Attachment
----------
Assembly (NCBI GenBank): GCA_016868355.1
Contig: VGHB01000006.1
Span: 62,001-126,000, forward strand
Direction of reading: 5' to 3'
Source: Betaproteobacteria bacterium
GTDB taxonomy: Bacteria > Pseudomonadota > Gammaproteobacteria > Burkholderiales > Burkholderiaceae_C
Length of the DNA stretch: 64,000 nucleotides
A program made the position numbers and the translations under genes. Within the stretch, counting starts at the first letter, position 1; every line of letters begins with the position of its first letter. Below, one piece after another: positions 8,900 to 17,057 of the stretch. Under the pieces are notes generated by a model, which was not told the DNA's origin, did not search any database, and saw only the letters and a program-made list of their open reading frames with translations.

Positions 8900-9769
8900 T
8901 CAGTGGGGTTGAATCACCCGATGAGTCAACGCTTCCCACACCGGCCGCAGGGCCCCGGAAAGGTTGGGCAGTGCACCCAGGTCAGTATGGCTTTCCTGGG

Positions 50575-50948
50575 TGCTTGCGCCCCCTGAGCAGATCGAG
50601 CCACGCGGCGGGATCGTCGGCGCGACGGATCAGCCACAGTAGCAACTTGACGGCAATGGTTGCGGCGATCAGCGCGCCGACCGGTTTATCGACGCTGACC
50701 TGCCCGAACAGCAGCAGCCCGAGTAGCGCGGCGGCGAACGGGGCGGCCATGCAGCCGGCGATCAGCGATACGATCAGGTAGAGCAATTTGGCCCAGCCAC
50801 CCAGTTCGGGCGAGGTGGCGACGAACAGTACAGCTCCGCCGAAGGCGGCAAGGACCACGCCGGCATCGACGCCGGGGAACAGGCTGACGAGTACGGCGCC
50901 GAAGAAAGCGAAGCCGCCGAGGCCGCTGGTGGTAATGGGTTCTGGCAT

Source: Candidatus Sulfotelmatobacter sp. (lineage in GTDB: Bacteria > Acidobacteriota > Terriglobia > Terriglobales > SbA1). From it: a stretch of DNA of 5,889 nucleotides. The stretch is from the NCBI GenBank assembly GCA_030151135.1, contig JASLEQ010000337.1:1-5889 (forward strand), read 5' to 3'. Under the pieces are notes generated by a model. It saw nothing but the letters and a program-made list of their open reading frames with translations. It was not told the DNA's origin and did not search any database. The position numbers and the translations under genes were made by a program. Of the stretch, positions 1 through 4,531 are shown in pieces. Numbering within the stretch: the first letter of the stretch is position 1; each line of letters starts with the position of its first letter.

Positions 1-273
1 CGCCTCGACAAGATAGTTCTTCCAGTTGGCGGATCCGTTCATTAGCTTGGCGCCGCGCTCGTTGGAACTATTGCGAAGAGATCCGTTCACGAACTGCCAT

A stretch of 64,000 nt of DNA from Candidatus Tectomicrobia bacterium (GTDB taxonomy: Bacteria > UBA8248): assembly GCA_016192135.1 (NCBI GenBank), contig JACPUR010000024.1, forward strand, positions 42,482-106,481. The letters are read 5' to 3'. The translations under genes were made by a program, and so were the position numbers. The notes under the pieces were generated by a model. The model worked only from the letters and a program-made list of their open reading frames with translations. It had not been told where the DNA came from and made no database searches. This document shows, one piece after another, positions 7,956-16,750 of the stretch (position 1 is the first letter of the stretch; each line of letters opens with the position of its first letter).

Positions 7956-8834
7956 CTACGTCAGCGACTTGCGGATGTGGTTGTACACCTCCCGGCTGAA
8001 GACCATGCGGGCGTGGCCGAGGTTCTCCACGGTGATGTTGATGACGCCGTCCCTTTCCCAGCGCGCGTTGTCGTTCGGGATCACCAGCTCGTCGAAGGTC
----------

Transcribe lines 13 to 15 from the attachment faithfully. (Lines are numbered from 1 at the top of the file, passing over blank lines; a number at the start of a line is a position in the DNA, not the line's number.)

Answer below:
50575 TGCTTGCGCCCCCTGAGCAGATCGAG
50601 CCACGCGGCGGGATCGTCGGCGCGACGGATCAGCCACAGTAGCAACTTGACGGCAATGGTTGCGGCGATCAGCGCGCCGACCGGTTTATCGACGCTGACC
50701 TGCCCGAACAGCAGCAGCCCGAGTAGCGCGGCGGCGAACGGGGCGGCCATGCAGCCGGCGATCAGCGATACGATCAGGTAGAGCAATTTGGCCCAGCCAC